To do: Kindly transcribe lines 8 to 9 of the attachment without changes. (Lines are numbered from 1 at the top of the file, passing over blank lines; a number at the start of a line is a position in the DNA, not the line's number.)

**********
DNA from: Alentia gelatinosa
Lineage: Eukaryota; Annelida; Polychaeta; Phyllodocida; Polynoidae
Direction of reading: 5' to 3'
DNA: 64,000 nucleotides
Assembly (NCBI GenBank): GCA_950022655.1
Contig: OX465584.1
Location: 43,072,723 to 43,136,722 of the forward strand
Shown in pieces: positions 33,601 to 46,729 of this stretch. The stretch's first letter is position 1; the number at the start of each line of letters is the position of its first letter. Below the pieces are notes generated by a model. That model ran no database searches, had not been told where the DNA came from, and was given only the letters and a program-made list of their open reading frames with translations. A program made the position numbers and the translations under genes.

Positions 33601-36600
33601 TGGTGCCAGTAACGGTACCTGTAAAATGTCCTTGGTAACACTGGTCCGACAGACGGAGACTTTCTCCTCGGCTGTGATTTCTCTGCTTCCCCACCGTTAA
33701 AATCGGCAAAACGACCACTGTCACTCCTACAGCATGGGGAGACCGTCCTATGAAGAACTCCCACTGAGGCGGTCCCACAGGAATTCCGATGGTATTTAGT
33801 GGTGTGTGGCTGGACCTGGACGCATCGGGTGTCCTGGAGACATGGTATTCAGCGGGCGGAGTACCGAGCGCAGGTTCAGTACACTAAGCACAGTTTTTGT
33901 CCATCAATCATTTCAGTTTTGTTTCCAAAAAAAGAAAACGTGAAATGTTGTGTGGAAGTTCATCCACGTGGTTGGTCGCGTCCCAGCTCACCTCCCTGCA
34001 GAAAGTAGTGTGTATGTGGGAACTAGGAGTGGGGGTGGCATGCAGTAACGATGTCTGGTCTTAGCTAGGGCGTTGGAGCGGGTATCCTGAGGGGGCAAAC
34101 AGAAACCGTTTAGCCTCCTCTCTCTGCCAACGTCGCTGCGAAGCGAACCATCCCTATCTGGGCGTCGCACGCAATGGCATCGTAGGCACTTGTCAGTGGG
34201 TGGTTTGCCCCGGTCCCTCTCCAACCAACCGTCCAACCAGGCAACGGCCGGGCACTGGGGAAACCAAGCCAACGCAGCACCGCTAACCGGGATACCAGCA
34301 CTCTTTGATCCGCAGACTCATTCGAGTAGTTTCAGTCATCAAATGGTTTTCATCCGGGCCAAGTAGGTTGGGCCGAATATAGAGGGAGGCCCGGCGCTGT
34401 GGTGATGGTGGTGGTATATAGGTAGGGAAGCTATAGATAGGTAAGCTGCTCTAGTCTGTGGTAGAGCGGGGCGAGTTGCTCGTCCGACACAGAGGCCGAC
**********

Shown in pieces: positions 33,601 to 46,729 of this stretch. The stretch's first letter is position 1; the number at the start of each line of letters is the position of its first letter. Below the pieces are notes generated by a model. That model ran no database searches, had not been told where the DNA came from, and was given only the letters and a program-made list of their open reading frames with translations. A program made the position numbers and the translations under genes.

Positions 33601-36600